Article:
My Trip to an IF Center


Several days into 2013, my family started planning my trip to the IF center, located several hours (by plane) away from our home in Rhode Island. My dad was retired and would accompany me while mom, who worked full time, would hold down the fort during our absence.


My dad and I flew out on in March during a winter snowstorm. After several delays and layovers, we finally arrived late in the evening. Initially there were problems with scheduling, but in the end they saw me the following day.


The clinic was one the cleanest, best run medical facilities I have ever visited. My Dad likened it to “the Disney World of medical care.” Knowing we had traveled hundreds of miles, they moved mountains to get us through many appointments and labs during the eight days we were in town.


The nurses at the GI clinic showed me how to treat my stoma site, which was very sore due to bile constantly leaking from my appliance, and an orthopedic specialist diagnosed bone spurs in my right hip that would require surgery at a later time. I missed my mom and family very much, but it was comforting to have my dad at my side. I can’t imagine anyone going through what I have without the support of a loving family. I draw much of my strength, values, and faith from them.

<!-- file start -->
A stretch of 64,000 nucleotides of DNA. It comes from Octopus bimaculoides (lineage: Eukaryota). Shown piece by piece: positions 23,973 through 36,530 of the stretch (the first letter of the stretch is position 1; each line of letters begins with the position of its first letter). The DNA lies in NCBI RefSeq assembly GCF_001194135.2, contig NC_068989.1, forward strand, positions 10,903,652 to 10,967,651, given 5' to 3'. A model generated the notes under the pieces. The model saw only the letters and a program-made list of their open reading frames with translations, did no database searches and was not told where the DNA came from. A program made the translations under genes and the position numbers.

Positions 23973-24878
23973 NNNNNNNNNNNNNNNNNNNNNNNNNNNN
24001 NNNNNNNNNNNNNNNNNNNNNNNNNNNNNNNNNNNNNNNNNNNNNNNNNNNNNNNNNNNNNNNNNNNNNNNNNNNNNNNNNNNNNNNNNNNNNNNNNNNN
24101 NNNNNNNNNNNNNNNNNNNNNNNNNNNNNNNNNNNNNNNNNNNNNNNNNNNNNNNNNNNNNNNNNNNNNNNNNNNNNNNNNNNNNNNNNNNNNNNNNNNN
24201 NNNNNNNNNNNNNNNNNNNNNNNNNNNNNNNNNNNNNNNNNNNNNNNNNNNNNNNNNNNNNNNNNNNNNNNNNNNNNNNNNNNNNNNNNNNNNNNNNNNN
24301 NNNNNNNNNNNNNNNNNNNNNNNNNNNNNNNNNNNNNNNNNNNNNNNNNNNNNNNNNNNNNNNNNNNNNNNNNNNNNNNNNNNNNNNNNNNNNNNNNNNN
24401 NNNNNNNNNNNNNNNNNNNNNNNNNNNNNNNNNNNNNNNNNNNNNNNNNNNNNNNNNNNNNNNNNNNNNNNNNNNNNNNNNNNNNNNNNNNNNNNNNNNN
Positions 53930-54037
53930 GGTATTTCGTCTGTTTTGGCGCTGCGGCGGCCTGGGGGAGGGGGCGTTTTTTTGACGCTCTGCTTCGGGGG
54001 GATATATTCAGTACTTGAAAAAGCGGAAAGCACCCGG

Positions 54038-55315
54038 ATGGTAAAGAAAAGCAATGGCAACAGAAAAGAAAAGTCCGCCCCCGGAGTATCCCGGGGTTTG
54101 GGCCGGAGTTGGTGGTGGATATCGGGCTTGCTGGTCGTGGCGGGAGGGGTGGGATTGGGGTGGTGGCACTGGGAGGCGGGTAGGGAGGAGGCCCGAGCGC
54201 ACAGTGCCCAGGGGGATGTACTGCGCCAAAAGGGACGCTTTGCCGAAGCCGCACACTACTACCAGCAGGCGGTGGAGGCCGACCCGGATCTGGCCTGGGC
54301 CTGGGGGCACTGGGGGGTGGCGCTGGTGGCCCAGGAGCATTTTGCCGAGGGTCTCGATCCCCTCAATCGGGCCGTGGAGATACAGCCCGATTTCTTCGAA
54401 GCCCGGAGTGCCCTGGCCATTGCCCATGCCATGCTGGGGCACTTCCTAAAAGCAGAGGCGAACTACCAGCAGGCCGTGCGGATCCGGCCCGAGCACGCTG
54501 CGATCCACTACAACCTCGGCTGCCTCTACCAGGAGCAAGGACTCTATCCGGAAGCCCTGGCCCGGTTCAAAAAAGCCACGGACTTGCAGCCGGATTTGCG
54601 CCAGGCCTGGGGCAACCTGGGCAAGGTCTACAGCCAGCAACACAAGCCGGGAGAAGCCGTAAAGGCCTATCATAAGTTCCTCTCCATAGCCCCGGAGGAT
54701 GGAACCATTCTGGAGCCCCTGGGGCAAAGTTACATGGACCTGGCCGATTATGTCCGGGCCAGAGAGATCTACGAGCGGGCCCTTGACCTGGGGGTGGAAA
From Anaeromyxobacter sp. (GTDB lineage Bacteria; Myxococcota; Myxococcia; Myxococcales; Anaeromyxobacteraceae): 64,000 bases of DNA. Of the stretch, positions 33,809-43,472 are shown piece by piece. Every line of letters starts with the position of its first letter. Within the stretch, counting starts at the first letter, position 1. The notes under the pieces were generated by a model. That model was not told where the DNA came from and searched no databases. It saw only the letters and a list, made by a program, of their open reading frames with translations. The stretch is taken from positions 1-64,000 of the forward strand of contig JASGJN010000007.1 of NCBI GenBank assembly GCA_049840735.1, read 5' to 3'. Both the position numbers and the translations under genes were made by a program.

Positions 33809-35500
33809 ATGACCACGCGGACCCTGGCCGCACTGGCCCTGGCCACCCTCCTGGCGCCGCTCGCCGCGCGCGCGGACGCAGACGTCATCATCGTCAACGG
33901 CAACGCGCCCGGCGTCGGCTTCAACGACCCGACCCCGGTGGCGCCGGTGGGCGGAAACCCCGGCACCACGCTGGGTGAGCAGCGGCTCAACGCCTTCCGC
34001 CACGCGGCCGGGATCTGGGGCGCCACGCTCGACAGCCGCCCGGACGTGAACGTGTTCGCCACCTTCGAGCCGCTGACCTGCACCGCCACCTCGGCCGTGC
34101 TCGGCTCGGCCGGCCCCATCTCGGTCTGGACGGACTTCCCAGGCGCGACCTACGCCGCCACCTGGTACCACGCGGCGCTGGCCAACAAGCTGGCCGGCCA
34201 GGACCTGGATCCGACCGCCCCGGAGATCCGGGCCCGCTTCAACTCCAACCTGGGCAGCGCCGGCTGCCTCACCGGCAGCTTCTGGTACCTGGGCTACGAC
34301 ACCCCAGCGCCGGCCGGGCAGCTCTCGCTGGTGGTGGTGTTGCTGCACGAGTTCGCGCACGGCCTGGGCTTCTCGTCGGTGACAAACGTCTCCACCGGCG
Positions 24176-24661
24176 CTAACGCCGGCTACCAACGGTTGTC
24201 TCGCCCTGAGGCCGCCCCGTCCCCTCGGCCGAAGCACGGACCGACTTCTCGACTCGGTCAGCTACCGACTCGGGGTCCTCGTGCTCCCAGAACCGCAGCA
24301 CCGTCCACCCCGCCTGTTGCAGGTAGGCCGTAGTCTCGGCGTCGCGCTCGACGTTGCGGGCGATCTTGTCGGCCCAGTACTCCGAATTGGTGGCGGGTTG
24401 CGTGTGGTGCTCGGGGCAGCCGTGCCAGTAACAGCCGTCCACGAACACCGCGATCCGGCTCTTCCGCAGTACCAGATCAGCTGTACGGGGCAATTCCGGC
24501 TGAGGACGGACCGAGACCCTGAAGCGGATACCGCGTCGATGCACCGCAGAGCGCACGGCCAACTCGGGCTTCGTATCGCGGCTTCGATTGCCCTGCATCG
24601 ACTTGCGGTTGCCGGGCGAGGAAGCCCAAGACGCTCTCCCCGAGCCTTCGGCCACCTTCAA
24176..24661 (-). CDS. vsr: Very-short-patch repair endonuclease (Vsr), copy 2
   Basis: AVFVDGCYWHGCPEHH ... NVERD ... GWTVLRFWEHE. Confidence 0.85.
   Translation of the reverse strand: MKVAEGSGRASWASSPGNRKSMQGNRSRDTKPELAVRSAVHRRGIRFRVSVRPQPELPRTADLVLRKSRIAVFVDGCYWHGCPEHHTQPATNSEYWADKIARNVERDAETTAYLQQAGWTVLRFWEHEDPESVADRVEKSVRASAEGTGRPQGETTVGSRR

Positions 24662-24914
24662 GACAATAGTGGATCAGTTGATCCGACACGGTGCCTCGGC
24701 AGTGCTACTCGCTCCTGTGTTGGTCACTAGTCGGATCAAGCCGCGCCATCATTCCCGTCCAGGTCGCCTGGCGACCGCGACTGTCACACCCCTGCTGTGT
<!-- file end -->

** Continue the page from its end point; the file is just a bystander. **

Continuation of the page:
A Short-lived Remission


Once we were back home, my GI doctor wasted no time setting me up with a surgeon who, along with his medical team, specialized in tough-to-treat cases like mine. I was placed on home parenteral nutrition (HPN), administered via an IV pump, for twelve to sixteen hours each day, five days a week, for four months.

My doctor also prescribed an injectable medication that would slow down the output in my colostomy. I only needed one shot each month. However, my insurance company would not authorize this costly medication and instead substituted one that I have to inject up to three times each day.


When I began treatment my weight was 113 lbs. It eventually rose to about 134 lbs. However, at 5’ 11” I was still severely underweight. I get about four hours of sleep each night due to frequent bathroom trips (eight to fourteen) and pain in my hips.


On New Year’s Day 2014, I was rushed to the local hospital with severe dehydration. I thought what a way to start the New Year. Over the next several months I would be hospitalized several more times for dehydration and dramatic weight loss (down to 110 lbs.). My surgeon and his team put me back on HPN, six days a week, fourteen hours a day so I could gain back some weight and strength.


As with all medications and supplements, there is the potential for nasty side effects with HPN. Over a prolonged period of time it may damage the liver. There is also an increased chance of infection, which can make you seriously ill or even kill you. I had felt that if misery had a lottery, I would have been the grand prize winner.


A few weeks before Thanksgiving, I was experiencing symptoms of severe dehydration, including low blood pressure, lightheadedness, and a loss of balance when I stood up from a sitting position. My parents insisted I go to the emergency room (ER), where I received several bags of an IV saline solution. This worked, but only temporarily. I made several more trips to the ER.